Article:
it down, damaged a coatroom and assaulted a waitress," Ms. Derrick said.

Staff called police and Mr. MacFarlane was charged with threats, property 
damage, sexual assault and causing a disturbance.

Mr. Wilson and his mother decided not to make an issue of the incident and 
the charges were dropped.

"Witnesses were afraid to testify against Mr. MacFarlane because they 
feared he would seek retribution against them," Ms. Derrick said.

Mr. Arslan also told police that Mr. Wilson indicated that Mr. MacFarlane 
had threatened to break into Mr. Wilson's home while he was away, tie up 
his wife and children and rob him.

Mr. Wilson believed that "eliminating Mr. MacFarlane was the only realistic 
option for protecting his family from serious physical harm or death," Ms. 
Derrick said.

Crown attorney Frank Hoskins described for the court the circumstances 
leading up to Mr. Wendelborg's death.

"William Marriott and Larry Pace entered into an agreement with Paul Wilson 
to kill William St. Clair Wendelborg, as Paul Wilson perceived that William 
St. Clair Wendelborg was a threat and therefore should be eliminated," Mr. 
Hoskins said.

"After entering into the agreement, Paul Wilson had changed his mind and 
tried to call off the contract because he did not want William St. Clair 
Wendelborg killed and did not want to draw more police attention to himself."

Mr. Wilson told Mr. Arslan, who was later arrested in May 1999 on marijuana 
cultivation charges, he "didn't want it (the murder) done and they did it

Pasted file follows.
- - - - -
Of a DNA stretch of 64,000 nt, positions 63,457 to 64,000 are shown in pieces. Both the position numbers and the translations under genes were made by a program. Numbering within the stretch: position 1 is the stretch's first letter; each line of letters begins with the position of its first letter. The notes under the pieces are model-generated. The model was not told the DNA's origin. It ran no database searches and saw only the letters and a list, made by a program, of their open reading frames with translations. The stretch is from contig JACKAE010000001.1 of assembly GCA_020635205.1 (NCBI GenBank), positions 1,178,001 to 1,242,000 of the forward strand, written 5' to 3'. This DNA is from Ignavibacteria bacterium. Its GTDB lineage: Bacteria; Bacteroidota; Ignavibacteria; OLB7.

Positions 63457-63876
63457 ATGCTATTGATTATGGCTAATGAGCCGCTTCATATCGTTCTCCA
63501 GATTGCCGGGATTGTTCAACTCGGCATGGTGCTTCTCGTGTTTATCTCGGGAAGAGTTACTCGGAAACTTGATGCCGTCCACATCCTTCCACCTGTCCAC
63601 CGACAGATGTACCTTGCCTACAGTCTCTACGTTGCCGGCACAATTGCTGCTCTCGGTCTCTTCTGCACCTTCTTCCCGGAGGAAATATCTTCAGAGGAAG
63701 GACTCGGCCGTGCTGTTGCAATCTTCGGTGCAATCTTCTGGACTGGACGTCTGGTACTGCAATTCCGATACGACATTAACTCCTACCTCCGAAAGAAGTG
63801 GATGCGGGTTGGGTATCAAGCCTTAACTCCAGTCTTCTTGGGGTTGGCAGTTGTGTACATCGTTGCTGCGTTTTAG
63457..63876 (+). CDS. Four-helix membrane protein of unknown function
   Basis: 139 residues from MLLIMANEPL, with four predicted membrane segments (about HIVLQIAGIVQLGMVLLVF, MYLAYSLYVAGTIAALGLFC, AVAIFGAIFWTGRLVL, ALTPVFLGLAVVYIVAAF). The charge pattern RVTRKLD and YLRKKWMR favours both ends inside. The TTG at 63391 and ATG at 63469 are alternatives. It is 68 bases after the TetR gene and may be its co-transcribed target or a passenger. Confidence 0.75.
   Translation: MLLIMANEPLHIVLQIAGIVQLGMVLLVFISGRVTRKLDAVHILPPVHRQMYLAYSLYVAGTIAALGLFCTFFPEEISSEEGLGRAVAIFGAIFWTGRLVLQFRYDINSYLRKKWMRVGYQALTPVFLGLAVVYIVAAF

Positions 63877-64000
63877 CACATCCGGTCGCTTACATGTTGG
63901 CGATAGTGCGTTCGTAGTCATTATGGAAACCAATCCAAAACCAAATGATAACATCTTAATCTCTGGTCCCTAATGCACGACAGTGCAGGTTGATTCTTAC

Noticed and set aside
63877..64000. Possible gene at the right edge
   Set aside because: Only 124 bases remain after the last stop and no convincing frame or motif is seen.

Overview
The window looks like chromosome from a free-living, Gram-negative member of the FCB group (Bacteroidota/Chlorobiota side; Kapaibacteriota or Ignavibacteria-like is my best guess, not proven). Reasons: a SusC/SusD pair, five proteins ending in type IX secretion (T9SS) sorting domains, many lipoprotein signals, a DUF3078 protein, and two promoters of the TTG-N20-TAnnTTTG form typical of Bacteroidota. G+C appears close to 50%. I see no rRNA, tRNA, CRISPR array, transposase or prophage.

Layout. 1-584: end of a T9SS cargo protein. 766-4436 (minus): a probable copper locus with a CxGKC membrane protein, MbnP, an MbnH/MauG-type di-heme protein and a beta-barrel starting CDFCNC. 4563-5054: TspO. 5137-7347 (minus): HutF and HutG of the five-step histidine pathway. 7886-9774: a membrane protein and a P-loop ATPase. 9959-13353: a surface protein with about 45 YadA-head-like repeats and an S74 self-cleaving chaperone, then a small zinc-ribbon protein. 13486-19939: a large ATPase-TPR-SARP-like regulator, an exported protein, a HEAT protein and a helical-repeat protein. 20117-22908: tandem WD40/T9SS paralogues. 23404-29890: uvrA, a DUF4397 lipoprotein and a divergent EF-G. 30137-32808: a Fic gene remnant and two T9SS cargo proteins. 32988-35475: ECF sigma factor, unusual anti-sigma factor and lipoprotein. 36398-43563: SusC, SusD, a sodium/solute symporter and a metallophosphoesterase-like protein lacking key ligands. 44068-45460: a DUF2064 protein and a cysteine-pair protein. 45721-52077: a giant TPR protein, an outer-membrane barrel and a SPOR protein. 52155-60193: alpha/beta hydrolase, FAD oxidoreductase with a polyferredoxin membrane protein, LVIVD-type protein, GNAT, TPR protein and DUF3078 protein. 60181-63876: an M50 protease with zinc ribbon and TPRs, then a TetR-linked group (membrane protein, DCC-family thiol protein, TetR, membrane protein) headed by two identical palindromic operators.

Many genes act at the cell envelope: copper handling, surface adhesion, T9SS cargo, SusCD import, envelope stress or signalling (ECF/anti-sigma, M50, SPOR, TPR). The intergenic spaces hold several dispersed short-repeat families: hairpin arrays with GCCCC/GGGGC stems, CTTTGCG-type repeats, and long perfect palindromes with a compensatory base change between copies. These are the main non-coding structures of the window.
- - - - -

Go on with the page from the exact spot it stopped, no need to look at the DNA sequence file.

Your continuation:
Mr. Wilson gave Mr. Pace and Mr. Marriott two kilograms of hashish to sell. 
After Mr. Wendelborg was killed, they told Mr. Wilson that they were 
keeping the hash as payment for doing the deed and wanted more money.

Mr. Wilson also received a 12-year concurrent sentence Wednesday after 
pleading guilty to 14 drug trafficking and proceeds-of-crimes charges.

The deaths of three potentially key witnesses had put the Crown's case 
against Mr. Wilson in a precarious position.

Mr. Marriott, 38, hanged himself in his jail cell in August 2000 while 
awaiting trial for Mr. Wendelborg's death.

Dany Kane, a reluctant biker-turned-informer, and his lover, Aime Simard, 
both of Quebec, were charged with killing Mr. MacFarlane.

In August 2000, Mr. Kane, 31, died in his car of carbon monoxide poisoning 
inside his Quebec garage. Police at the time called the circumstances 

Mr. Simard, 35, who pleaded guilty to second-degree murder in the 
MacFarlane killing and later testified against Mr. Kane, was stabbed to 
death in his Saskatchewan prison cell last July 18.

Mr. Kane's trial ended with a stay of proceedings in December 1998 when a 
judge concluded two veteran RCMP officers had lied in their testimony.

Mr. Pace, of Williamswood, was sentenced to six years in prison for being 
an accessory by helping to dispose of Mr. Wendelborg's body. Mr. Pace, in 
his late 30s, was paroled in January 2003.

In 2001, Mr. Marriott's girlfriend, Wanda Lynn Campbell, was sentenced to 
three years in prison for helping Mr. Marriott evade justice. She wiped 
blood off the walls after Mr. Marriott murdered Mr. Wendelborg in the 
couple's apartment.